Good Neighbor Insurance, www.gninsurance.com, is continuing to update our clients on the new health insurance laws. There are six major coverage options for those in the US and even though some of the rules and regulations are similar for all many differences are there and it all depends on how old you are and for whom you work. Many critical details of this new insurance law will be clarified in the months and years to come.
These six major coverage options are:
(1) Individual or family coverage (private health care plans)
(2) Employee/employer group option for small businesses (typically under 50 employees)
(3) Employee/employer group option for large businesses (typically larger than 50 employees)
(4) Exchange options through the state you are residing in (fully integrated 1-1-2014 and are quasi-government and private insurance coverage combined)
(5) Medicare (which include Parts A, B, C, and D) for those 65 years onwards
(6) Full government health plans like Medicaid, CHIP, TRICARE, VA and other coverage plans as may be designated by the Department of Health and Human Services based mostly on financial criteria and/or military.
Medical Loss Ratio (MLR) information
Is it true? Health plan profits are the cause of higher health care spending?
Reality check: The latest Yahoo! Finance quarterly corporate financial reports –
- The health care plan industry’s average profit margin is 4.40%. This ranks the health care plan industry 143 out of 215 different industries.
- Within the health care sector, the health care plan industry ranks 12th out of 16.
Is it true? Medical Loss Ratios implementation will make insurance prices more competitive?
Reality check: Insurance markets vary considerably from one state to another. In rural states, for example, some carriers that currently provide coverage in remote areas will be unable to meet the MLR requirements and will exit the market, leaving consumers with fewer choices. Furthermore, the administrative costs of marketing a new plan in a state will be prohibitive given the MLR requirement, so companies will have no incentive to enter a new state and offer consumers new health plan choices.
Is it true? It’s the cost of health insurance that’s the problem and agent and broker commissions only contribute to high insurance premiums.
Reality check: Actually, agent and broker commissions have nothing to do with how health insurance premium rates are determined. Insurance companies have to hire employees to sell and help administer these plans or insurance companies can “hire this out” in the form of agents and brokers. It is cheaper for insurance companies to have agents and brokers do the work since if they do not sell and administer they do not get paid. However, if insurance companies have to hire employees to provide this vital service the insurance company would still have to pay the employee even though they may not sell the product.
When using agents and brokers the commission is never part of the insurance revenue stream but is a pass-through expense. It is billed that way both as a consumer convenience and as a means of complying with state premium tax and consumer protection laws.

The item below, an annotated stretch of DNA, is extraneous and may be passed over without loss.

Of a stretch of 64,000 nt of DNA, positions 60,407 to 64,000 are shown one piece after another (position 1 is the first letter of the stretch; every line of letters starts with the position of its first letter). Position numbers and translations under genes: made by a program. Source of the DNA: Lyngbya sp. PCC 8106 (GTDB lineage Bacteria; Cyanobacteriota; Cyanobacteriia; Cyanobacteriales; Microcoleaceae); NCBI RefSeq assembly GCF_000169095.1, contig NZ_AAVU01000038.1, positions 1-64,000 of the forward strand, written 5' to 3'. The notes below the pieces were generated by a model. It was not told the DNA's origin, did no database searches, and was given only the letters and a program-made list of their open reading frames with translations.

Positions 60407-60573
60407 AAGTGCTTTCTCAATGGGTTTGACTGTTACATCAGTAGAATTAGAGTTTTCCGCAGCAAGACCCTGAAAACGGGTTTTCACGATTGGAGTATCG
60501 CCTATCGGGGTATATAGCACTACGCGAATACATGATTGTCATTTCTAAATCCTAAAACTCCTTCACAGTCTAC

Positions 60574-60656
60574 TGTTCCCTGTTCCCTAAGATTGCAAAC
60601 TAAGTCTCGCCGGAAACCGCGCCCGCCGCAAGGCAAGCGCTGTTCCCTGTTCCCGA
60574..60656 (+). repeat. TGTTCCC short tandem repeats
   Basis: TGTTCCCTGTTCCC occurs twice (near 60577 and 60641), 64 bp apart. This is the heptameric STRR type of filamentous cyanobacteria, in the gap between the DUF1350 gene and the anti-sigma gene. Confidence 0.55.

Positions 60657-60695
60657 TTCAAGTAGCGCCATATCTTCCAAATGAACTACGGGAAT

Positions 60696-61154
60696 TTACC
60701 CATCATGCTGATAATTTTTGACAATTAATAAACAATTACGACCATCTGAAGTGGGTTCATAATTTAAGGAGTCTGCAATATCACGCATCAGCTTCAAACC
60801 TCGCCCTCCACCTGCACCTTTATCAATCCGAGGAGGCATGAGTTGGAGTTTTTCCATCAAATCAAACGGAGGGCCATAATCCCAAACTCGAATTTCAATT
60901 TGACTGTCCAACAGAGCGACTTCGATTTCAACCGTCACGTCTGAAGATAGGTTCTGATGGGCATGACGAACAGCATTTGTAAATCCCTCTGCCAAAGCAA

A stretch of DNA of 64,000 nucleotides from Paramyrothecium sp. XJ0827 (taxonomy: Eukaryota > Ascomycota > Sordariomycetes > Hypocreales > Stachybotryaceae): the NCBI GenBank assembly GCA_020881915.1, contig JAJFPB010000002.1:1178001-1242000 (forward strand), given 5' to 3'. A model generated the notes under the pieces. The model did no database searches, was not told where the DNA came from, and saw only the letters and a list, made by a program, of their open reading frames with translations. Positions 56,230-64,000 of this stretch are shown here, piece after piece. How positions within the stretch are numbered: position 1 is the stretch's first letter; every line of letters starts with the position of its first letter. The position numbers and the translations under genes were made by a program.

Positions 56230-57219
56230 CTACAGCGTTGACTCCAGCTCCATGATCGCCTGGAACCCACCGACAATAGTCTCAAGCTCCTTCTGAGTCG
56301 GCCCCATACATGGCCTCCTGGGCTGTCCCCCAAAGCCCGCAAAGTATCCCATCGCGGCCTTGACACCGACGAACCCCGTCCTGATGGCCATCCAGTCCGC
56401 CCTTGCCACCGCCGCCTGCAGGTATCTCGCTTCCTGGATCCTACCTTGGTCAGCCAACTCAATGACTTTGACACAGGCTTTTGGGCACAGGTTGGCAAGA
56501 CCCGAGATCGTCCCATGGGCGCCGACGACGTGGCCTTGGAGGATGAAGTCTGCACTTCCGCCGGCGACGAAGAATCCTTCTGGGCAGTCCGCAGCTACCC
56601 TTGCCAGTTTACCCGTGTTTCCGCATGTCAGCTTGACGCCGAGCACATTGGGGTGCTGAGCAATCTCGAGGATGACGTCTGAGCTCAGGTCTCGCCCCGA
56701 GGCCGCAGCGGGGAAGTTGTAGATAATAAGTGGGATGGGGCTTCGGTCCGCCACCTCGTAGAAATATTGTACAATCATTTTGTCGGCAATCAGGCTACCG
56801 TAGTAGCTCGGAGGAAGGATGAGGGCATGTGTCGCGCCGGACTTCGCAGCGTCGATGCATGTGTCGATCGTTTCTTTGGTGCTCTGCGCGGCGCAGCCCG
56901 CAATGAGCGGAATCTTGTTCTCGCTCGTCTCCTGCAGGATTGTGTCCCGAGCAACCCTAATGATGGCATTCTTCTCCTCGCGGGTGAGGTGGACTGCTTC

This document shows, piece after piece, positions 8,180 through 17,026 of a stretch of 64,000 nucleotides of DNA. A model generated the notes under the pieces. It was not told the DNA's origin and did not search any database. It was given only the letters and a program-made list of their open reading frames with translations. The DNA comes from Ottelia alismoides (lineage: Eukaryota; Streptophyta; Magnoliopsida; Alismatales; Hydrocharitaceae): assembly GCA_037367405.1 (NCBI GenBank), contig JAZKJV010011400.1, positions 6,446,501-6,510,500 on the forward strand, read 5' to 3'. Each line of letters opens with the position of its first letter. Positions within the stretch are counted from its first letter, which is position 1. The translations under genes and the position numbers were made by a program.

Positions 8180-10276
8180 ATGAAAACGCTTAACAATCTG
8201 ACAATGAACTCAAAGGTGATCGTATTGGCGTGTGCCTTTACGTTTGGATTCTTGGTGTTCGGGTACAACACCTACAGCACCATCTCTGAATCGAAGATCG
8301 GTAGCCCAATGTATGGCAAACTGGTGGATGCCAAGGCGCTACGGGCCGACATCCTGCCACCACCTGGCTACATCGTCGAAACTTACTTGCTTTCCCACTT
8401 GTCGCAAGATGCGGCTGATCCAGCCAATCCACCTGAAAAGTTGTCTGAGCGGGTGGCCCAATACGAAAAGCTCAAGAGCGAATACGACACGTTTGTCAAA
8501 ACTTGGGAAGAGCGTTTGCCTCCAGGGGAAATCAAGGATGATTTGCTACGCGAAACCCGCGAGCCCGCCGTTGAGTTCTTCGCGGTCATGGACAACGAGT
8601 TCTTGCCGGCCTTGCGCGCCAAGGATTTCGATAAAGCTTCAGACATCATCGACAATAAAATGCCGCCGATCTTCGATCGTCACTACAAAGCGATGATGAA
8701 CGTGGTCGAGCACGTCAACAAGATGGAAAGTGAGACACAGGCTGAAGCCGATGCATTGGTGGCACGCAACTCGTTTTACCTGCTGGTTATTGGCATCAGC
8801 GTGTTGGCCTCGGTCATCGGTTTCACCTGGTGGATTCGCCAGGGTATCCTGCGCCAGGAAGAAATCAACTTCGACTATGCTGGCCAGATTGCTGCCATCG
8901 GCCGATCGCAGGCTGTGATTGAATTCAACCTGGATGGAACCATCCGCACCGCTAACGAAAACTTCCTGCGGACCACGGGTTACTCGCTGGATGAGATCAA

Is it true? Buying insurance is a lot like buying an airline ticket and health reform will make shopping for coverage even easier. Why should anyone pay an agent or broker to help them?
Reality check: Purchasing health insurance as an individual or as a business owner as an employee benefit is one of the most important financial decisions you can make. It is nothing at all like buying a plane ticket. An airline ticket is a one-time purchase that takes you to a known destination. The variables for how to get thee may cost you time and frustration, but that is all. Health insurance is a complex financial product and price alone does not determine the best coverage choice. What may be best for one family member is not the best for another.
Moreover, unlike airline tickets, the purchase of health insurance typically includes considerable assistance after the sale. Insurance brokers assist consumers with plan selection, insurance billing, claim filing, and contract interpretation. Brokers often intercede on behalf of clients to obtain payment for services that may not be typically or otherwise covered under the plan. For employers, brokers often serve as an extension of the human resources department and design comprehensive benefit programs, provide employees with information about the selected plans, process enrollees, and handle compliance matter, as well as servicing employee claims concerns.
Is it true? Insurance brokers are big business and they make too much money?
Reality check: There are approximately 500,000 health insurance brokers nationwide, and they work in every community. For the most part, they operate Main Street small businesses rather than Wall Street-type firms. Their mean annual wage in 2010, according to the Bureau of Labor Statistics, was $62,520.
Doug Gulleson loves to scuba dive overseas and makes sure he has his US health care and overseas health care, www.gninsurance.com , information with him at all times when he travels Keep our blog close by you, www.gntravelinsurance.com, for continual updates on the changes with the US health care system.